Survey Reminder !!!

    Every month I am going to have a reminder about the surveys, to gather up as many respondents as possible.  At least until I get what I feel is enough.

    All are relatively short, and take an average of 10 minutes or less each.  As always, the surveys are completely anonymous and confidential.  If there are any issues or questions do not hesitate to contact me: theothersideoffunerals@gmail.com.

First Survey - Funeral Company Knowledge:
    The first survey looks at how well people know the funeral companies operating in Sydney.  In this survey I explore memory (both recognition and recall) to see if people actually know and remember different companies.

    Anyone can do this survey, as the focus is on Sydney companies yet mand are national brands.  It is also applicable for both funeral staff and non-funeral staff.

    You can complete the survey by following the link below:

<> Unfortunately you have to copy and paste a url for certain questions.  I cannot embed the image, I understand it's not ideal, but it's the best I can do <>

    This survey might be most interesting to funeral companies, to see if their methods actually work.  Although it has several limitations, the point of this survey is to see if a certain concept is worth future exploration.

Second Survey - Funeral Attendance:
    The second survey is aimed at exploring funerals people have attended as a mourner.  There are a few things at work in this survey, the results could be rather useful.  While anyone can do this survey the focus is on the role of the mourner.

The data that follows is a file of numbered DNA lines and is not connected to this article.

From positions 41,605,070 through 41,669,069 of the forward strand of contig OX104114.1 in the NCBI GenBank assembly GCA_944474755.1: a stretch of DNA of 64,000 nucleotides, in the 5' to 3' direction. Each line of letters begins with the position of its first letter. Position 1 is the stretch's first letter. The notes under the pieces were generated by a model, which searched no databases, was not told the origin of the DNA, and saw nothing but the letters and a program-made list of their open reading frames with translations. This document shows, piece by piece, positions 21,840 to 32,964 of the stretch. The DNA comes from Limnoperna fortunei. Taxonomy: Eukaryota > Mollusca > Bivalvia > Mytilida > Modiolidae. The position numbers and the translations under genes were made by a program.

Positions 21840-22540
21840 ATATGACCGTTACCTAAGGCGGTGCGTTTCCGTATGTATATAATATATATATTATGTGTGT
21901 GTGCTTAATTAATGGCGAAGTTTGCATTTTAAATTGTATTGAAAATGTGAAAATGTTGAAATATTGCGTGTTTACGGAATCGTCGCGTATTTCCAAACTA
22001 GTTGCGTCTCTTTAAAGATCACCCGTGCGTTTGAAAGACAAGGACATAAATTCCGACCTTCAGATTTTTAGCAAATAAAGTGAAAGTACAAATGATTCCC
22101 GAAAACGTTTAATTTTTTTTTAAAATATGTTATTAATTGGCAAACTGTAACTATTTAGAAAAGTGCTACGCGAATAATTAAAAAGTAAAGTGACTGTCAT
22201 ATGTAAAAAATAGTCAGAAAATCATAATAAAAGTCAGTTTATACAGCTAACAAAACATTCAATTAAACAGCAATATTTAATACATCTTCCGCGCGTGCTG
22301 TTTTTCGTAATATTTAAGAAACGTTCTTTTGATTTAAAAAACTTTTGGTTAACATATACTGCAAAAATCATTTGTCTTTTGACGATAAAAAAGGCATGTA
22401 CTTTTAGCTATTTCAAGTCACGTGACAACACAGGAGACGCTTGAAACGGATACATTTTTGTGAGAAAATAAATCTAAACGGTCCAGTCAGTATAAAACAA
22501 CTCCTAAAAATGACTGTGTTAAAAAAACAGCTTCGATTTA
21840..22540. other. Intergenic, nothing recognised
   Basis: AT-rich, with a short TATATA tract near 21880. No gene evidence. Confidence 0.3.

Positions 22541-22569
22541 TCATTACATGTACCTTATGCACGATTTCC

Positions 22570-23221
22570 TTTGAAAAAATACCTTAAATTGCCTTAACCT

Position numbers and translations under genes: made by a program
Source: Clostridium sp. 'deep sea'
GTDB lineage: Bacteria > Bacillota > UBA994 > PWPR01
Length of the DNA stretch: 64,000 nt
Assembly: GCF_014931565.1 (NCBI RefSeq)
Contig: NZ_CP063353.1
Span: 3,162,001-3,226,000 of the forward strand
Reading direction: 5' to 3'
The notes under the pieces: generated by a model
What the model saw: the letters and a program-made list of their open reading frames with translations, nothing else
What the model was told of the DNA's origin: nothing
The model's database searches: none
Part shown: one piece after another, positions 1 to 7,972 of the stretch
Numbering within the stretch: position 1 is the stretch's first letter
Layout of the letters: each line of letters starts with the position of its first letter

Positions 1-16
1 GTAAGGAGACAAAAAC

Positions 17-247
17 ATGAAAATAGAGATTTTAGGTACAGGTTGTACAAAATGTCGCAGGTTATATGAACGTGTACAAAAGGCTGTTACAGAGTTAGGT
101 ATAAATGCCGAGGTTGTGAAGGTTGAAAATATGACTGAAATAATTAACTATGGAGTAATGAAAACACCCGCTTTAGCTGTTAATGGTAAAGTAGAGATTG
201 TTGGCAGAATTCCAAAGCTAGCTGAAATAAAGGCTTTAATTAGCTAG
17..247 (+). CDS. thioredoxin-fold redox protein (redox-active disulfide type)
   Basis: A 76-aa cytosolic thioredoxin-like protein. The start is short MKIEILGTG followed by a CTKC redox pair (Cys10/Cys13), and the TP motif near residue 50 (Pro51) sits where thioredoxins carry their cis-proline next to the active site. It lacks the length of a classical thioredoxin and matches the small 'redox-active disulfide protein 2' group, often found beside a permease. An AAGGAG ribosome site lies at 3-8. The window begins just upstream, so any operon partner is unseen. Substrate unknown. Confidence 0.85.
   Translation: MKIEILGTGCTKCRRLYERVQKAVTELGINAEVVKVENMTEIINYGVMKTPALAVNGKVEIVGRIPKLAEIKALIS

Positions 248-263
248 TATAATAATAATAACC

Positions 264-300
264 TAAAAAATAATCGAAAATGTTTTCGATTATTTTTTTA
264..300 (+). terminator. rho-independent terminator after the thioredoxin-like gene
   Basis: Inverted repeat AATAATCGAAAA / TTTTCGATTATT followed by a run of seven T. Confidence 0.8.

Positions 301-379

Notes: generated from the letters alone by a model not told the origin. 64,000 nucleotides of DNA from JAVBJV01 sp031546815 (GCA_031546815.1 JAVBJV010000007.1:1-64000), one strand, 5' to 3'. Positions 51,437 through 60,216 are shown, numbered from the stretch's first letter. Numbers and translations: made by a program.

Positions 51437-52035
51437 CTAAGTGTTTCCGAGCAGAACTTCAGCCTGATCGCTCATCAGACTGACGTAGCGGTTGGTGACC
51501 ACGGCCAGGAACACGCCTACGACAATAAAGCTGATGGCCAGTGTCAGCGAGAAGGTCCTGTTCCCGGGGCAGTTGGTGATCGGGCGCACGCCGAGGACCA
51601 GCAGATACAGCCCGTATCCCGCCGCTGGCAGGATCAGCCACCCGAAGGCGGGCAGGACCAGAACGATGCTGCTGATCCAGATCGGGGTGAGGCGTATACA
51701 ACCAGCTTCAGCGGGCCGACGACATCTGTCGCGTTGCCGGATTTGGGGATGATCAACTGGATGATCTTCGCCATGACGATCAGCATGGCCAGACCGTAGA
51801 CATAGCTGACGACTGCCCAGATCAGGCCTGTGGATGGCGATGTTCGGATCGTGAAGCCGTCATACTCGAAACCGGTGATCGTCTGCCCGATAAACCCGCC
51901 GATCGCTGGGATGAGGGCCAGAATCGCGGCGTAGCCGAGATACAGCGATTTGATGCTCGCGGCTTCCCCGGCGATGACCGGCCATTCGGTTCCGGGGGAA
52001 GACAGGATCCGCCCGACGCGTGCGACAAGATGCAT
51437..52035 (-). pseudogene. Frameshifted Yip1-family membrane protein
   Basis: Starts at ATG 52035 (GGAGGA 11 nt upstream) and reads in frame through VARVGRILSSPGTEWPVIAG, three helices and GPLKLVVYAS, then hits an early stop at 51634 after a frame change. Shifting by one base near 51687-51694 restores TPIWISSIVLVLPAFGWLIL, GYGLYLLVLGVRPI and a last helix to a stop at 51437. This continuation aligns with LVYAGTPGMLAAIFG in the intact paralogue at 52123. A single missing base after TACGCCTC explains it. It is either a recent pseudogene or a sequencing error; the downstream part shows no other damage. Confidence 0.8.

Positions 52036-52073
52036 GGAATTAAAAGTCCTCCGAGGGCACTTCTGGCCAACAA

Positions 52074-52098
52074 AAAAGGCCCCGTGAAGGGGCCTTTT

You can complete the survey by following the link below:

    This survey is fairly simple, and aimed only at those who have attended a funeral as a mourner.  With luck the results might be quite informative of funeral practices and attitudes.

Third Survey - Age & Working Funerals:
    The third and final survey looks at age and funerals.  How we perceive the age of staff working in the industry and how age plays a role.  This survey is for funeral staff only, those who currently work or have worked in the funeral industry.

    You can complete the survey by following the link below:

    This survey explores a rather important and common issue in the industry.  Age and the funeral industry are contentious topics, so it would be interesting to investigate things like ageism.

Other & Future Work:
    If you are interested in participating in future research, as an individual or on behalf of a group/company, please email me: theothersideoffunerals@gmail.com.